Now that most of the tree leaves are gone we can look for the interesting pods, nuts, balls and berries dangling from the limbs.
Buckeye, walnut and hickory trees have round hard nuts. The buckeye nut is a solid structure, oddly rounded, with small bumps on its surface. When they split open one beautiful shiny nut with a flattened area is revealed. Often folks keep the nut in their pocket and rub it occasionally for good luck. They are not edible.
The Horsechestnut is an Asian relative of the buckeye. It has a thorny husk, and like the buckeyes is somewhat toxic to animals, humans and fish.
The black walnut is a greenish ball; the pit inside has smooth vertical ridges along it length. These pits do not break open easily, as those can swear to (and at) who try to crack them open for great walnut cake.
The white walnut or butternut has a more egg shape overall with the pit inside having sharp-edged ridges. The butternut tree doesn't seem to produce as many nuts as the black walnut.
The hickories usually split open in four sections and reveal a four-ribbed nut with a small point at top. A firm tap with a hammer will often crack them open for their chunks of nutmeat, if the squirrels don't get them first. Shagbark and mockernut hickories have the thickest outer husks with the pignut and bitternut hickory having a rather thin outer shell.
If you have ever come across a very prickly husk about 2 inches in diameter it was probably a chestnut or a chinquapin. The American Chestnut was once a very common tree in our eastern forests, until 1900, when a fungus bark disease, suspected from Asia, decimated them. Sprouts can still be found in our woods, but the blight takes over when the trees are hardly mature, though some do produce nuts. The chestnut forms two or three nuts per husk, and the chinquapin a single nut. Both species are edible.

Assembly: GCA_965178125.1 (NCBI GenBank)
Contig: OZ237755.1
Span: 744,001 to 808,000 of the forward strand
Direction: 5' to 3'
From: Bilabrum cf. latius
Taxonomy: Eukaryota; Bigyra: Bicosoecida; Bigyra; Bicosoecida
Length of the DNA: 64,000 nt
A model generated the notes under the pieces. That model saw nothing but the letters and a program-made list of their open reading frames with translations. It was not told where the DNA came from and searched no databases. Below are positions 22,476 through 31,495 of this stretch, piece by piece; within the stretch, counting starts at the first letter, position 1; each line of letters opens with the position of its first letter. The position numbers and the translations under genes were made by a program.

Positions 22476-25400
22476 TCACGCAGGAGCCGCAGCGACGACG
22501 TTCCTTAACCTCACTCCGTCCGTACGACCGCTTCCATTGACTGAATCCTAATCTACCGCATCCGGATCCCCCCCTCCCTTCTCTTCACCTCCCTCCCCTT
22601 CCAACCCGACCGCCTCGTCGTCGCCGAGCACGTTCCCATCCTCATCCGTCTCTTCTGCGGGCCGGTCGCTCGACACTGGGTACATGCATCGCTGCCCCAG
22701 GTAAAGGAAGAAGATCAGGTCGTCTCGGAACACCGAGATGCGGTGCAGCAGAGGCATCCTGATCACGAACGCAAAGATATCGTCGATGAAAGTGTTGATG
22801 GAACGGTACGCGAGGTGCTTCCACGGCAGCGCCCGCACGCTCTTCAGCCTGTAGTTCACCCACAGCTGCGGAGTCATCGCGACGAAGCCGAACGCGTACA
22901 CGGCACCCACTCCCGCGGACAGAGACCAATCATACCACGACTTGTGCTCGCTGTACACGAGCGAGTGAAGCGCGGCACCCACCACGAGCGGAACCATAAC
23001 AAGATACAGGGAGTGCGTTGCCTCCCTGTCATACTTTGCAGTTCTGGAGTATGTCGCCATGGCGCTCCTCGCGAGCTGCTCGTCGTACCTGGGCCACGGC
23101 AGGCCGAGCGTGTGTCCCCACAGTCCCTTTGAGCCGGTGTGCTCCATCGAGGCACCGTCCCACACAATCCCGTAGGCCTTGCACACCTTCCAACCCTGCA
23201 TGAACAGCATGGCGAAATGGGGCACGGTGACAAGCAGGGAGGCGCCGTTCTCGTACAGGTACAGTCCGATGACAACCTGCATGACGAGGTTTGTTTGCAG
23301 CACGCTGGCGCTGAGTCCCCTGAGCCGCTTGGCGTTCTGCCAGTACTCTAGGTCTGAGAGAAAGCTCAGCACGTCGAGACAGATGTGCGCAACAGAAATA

Pod trees are the locusts, mimosa, catalpa, Paulownia, Kentucky Coffee Tree and the redbud. Among these pods only the catalpa is a long round pod, the others being flat pods of various lengths and widths.
Two other round seed structures are the spiny one and one-half inch ball of the sweetgum and the firm round seed ball of the sycamore. The sweetgum opens its pours and distributes its seeds before winter, the empty case making a neat ornament for the Christmas tree if sprayed gold.
The sycamore holds on to its seed ball until early spring, when it starts to break up and each seed, with its tiny hairs attached, floats down to the ground.
Have you seen some of these nuts, balls and pods along the Greenway?